My musings on .Net Technology

Book Review and my thoughts on UX (User Centered Design)

with 2 comments

I recently completed reading “WPF Control Development Unleashed: Building Advanced User Experiences” and by far this is the only book I have read that explains topics such panel virtualization, advanced scrolling with IScorllInfo/ScrollViewer, attached behaviors etc in good depth. To give an example, can you fathom extending listbox to make animated radar as below?

The essential theme highlighted in the book is that you should always try to extend the already existing control instead of creating a new one from scratch (with quite a few examples showing how to do it). I highly recommend this book – though basic knowledge of  WPF/XAML is required.

After reading this book I have been contemplating on the thought why some of the workplaces that I have worked before, never made use of user centered design or invested in customizing controls in house for the users (I am not a valid sample, maybe they do, but not in the areas I have worked), the investment-cost to benefit advantage is great and it also helps increase the productivity for the end-user.

For example the below trading app from ThinkOrSwim may look complicated at first and may require some training for traders (analogous to a pilot/cockpit), but once you get the hang of the UI, you’d appreciate that it can capture all user workflows and still allow user to customize with minimal clicks and ticks all in one main screen.

The below app makes real good use of visual real estate – the tabs, font size, alignment, everything is very well done to cramp as much as info so users do not waste time in switching tabs/screens losing focus whilst searching for dependency data, this is very essential for trading environment, all this is done without compromising on readability.

As you can see such apps do not use Windows Ribbon or other new ready-made third party fancy controls with animation etc. (I am not saying windows ribbon or others are not great, just that it does not always suit perfectly in all user areas such as below).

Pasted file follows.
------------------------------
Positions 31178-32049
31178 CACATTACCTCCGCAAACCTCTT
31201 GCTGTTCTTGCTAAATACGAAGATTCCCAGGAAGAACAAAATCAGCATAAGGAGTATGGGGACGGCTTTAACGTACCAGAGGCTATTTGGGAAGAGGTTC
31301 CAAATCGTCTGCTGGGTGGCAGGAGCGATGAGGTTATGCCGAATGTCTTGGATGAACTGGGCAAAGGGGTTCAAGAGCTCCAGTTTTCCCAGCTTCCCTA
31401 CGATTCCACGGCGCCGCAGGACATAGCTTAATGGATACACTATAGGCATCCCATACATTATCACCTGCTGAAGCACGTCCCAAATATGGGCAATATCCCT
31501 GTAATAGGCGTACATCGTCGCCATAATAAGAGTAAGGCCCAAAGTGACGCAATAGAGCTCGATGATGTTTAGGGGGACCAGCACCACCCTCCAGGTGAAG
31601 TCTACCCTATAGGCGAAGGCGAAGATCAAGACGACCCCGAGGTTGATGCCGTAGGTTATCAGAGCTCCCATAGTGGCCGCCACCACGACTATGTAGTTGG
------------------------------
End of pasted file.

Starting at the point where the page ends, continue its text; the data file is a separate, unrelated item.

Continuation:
Lets look at yet another app that makes use of control customization (atleast to some extent), my new favorite twitter client “Metro Twit

This is again a very well thought app that uses Windows Metro Theme, this is too designed keeping user in mind and the experience is truly beautiful and magical, and as you can see it makes good use of the visual estate for what it does. Do give a try to this client to see why it brings a breath of fresh air even when it looks quite similar to tweetdeck and others.

The unfortunate part is that till this day, I do not see many workplaces with in house designers (using just Expression Blend and likes) designing/optimizing UI for capturing complicated workflows, rather it is always developers who keep adding controls and components as they best think is do-able. At the end it works, but only after a few clicks here and there with few data loads in between wasting time; we may have ultra low latency network connection to capture trades, but unfortunately not much thought is put how much time is wasted on poorly designed heavy UI interfaces.

On a lighter note: I found this picture that helps explain the difference between UI and UX Design

UI Design:

UX Design:

Written by rohits79

January 15, 2012 at 9:01 pm

Posted in .Net, C#, UX, WPF

2 Responses

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  1. [...] Book Review and my thoughts on UX (User Centered Design) (Rohit Sharma) [...]

  2. Agree that every WPF team should have a UX designer which is a specific separate role from a developer.


    February 7, 2012 at 10:06 pm

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